Einstein Science Reporting for Kids
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8-Dec-2011

Contact: Science Press Package
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American Association for the Advancement of Science

Honor among rats



The presence of a rat trapped in a restrainer elicits focused activity from his cagemate, leading eventually to door-opening and consequent liberation of the trapped rat.
[Image Science/AAAS]

In an unusual example of empathy in animals other than primates, new research shows that rats will liberate their distressed cagemates from a trap, even when they get no additional reward.

These animals seem to be showing empathy, which has often been considered unique to primates. An empathetic animal can "put itself in another's shoes" while maintaining its own perspective and emotional separation.

Inbal Ben-Ami Bartal of the University of Chicago and colleagues now report that after several training sessions, most rats learned to quickly open a container holding a fellow cagemate. The fact that the rats were able to release their cagemates indicates that they recognized the distress of the other rat, but were able to maintain enough calm to open the cage, rather than just freeze or run around.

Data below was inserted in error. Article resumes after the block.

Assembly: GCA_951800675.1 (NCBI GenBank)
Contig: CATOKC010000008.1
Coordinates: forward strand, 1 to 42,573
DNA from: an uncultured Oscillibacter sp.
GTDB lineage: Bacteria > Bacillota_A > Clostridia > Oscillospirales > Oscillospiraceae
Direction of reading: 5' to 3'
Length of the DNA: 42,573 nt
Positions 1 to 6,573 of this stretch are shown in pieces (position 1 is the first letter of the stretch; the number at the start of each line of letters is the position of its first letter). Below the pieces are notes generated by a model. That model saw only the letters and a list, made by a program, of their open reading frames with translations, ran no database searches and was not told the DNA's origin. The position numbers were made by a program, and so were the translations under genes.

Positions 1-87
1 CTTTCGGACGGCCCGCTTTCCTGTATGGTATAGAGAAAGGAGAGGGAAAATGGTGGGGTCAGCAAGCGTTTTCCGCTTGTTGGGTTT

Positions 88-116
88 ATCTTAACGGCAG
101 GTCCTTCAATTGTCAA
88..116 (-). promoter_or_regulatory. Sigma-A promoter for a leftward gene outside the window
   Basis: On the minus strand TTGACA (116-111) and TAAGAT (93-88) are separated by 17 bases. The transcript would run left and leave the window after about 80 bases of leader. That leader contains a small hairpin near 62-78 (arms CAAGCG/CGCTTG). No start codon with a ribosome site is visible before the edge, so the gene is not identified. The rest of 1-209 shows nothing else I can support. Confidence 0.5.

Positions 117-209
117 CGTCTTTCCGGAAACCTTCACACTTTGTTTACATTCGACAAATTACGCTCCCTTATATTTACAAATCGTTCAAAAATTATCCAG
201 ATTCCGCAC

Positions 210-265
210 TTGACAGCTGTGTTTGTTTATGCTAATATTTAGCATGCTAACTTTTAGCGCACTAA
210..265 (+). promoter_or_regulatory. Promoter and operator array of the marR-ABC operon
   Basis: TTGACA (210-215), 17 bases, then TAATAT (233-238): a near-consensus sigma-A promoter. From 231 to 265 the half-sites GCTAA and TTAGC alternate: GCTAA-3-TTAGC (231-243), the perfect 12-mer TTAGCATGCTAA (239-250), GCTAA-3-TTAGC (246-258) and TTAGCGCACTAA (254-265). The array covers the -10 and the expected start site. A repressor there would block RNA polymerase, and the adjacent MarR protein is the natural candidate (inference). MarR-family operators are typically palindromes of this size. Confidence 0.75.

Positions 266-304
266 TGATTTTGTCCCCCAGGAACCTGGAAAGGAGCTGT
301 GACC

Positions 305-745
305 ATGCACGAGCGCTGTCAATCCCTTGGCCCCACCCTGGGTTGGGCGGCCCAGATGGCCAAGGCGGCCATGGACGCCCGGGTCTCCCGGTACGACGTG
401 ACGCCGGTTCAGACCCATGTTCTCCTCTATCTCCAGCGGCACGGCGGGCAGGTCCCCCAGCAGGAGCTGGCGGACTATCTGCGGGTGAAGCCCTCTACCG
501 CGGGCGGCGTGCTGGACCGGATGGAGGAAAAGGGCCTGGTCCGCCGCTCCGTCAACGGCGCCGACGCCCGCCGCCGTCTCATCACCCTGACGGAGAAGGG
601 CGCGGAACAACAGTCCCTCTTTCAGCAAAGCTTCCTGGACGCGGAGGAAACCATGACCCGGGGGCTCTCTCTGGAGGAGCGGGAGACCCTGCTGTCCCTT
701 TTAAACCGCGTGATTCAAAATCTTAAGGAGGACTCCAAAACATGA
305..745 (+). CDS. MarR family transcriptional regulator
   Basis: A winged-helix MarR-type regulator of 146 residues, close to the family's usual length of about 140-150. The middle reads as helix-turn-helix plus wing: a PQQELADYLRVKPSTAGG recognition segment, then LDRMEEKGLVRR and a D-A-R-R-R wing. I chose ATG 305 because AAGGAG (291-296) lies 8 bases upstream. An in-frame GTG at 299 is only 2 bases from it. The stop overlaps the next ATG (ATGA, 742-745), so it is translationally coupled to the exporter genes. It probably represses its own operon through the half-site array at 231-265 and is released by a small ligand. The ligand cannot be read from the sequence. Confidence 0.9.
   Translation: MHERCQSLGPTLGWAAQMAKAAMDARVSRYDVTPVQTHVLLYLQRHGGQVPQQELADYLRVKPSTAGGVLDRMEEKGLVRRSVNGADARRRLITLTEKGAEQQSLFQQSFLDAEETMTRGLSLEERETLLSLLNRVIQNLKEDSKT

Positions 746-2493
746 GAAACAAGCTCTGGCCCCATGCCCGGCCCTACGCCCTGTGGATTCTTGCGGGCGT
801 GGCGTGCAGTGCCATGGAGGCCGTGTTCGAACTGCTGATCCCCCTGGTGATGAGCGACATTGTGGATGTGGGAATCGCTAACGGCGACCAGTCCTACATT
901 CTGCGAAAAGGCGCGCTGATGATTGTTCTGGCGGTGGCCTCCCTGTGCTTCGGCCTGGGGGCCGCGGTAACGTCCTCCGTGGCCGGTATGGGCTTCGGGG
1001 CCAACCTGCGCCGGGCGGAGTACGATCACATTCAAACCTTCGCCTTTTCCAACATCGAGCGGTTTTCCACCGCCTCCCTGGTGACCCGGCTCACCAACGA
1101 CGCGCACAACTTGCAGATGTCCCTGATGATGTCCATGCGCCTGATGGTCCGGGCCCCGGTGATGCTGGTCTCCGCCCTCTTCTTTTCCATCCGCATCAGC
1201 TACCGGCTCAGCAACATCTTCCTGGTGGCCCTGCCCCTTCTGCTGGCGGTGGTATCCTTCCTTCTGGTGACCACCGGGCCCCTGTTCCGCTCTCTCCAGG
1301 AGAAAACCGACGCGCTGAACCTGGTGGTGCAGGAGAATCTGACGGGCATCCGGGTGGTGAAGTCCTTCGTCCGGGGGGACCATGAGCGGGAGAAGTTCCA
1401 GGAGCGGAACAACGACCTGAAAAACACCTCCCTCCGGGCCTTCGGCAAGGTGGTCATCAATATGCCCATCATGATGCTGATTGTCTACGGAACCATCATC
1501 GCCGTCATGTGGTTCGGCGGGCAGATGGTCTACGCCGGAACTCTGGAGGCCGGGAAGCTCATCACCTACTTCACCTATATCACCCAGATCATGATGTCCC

The rats didn't open containers that were empty or that contained other objects, but they did free other rats even when they weren't allowed to socialize with them afterwards, which is a reward for rats.

And, when the free rats had access to a handful of chocolate chips, which they could have eaten by themselves, they still freed their trapped cagemates and shared the chocolate with them.

This research appears in the 9 December 2011 issue of the journal Science.

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